The Circuits Circus

Managing a telecom network sometimes feels like managing a circus – but the right software can tame even the wildest beasts.

  • Technology

Though I wasn’t doing death-defying stunts with lions, I occasionally referred to myself as “the ringmaster” when I turned up a new optical carrier (OC) ring. Awful jokes aside, managing a circuit network can feel quite a lot like wrangling wild beasts or handling a three-ring circus without the right tools to stay on track, not to mention sane.

Physical Inventory

How many times have you run to the grocery store for an item you already had at home? I do this more than I would like to admit. If I inventoried my pantry before creating my shopping list, I could prevent this problem. Taking inventory of the hardware needed to deploy circuits is even more critical. Buying an extra can of peas wastes only about 75 cents, but buying an unrequired optical transceiver can waste thousands of dollars.

Purchasing only the equipment needed immediately increases available monetary resources. And if you don’t have to use up the outdated surplus equipment you bought by mistake, you’ll be able to purchase the latest models when the equipment is needed.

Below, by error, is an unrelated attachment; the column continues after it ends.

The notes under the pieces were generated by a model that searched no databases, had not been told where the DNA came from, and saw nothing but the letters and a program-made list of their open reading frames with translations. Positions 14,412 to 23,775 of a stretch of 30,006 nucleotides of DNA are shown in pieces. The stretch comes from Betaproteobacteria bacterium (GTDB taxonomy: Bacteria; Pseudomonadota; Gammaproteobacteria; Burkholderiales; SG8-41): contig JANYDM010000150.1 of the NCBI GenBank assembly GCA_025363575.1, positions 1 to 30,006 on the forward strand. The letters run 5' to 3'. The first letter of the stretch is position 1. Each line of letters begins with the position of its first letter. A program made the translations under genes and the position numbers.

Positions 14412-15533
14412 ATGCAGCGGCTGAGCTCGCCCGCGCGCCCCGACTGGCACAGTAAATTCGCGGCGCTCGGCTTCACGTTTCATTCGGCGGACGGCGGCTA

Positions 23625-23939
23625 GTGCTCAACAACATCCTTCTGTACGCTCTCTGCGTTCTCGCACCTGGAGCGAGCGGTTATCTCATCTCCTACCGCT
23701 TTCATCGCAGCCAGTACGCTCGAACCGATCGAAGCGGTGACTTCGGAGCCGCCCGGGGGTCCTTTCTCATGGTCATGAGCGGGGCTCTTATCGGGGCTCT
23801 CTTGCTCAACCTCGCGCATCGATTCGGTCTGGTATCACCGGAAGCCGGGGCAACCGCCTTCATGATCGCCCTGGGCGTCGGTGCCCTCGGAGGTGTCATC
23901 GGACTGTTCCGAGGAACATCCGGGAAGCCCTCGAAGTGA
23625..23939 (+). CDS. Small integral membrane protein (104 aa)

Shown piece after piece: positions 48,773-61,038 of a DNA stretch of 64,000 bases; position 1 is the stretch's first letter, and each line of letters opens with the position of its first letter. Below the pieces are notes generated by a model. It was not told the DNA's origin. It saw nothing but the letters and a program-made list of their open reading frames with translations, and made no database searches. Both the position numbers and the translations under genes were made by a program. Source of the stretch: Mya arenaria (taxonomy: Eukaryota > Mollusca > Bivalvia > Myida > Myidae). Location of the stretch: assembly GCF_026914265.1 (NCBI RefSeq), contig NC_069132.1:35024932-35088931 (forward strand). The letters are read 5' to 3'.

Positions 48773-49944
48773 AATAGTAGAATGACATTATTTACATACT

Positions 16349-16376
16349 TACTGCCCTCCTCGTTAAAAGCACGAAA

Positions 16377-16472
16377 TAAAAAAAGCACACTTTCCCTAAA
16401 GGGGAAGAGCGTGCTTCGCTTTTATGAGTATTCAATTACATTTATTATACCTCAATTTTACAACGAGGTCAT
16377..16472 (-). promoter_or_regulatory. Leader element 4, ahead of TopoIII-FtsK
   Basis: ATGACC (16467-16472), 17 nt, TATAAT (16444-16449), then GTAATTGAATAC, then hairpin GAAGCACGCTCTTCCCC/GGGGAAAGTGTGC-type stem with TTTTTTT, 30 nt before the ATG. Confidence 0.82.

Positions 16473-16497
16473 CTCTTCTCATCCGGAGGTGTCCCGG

Understanding what is already deployed in a network improves the potential for network expansion. My husband and I recently decided to add a new room to our house. Everyone in our family had suggestions about what type of room to add and where to add it. After arguments, tears, battle lines and an eventual group hug, we settled on a sunroom off the kitchen because the kitchen area had the greatest amount of activity and occupancy. A digitized circuits network can provide the same clarity of direction for a capital buildout – it reveals just where the major traffic is and where the service area will grow in the future. A revenue-maximizing software module can build on the circuits assessment to maximize the results of a new network build.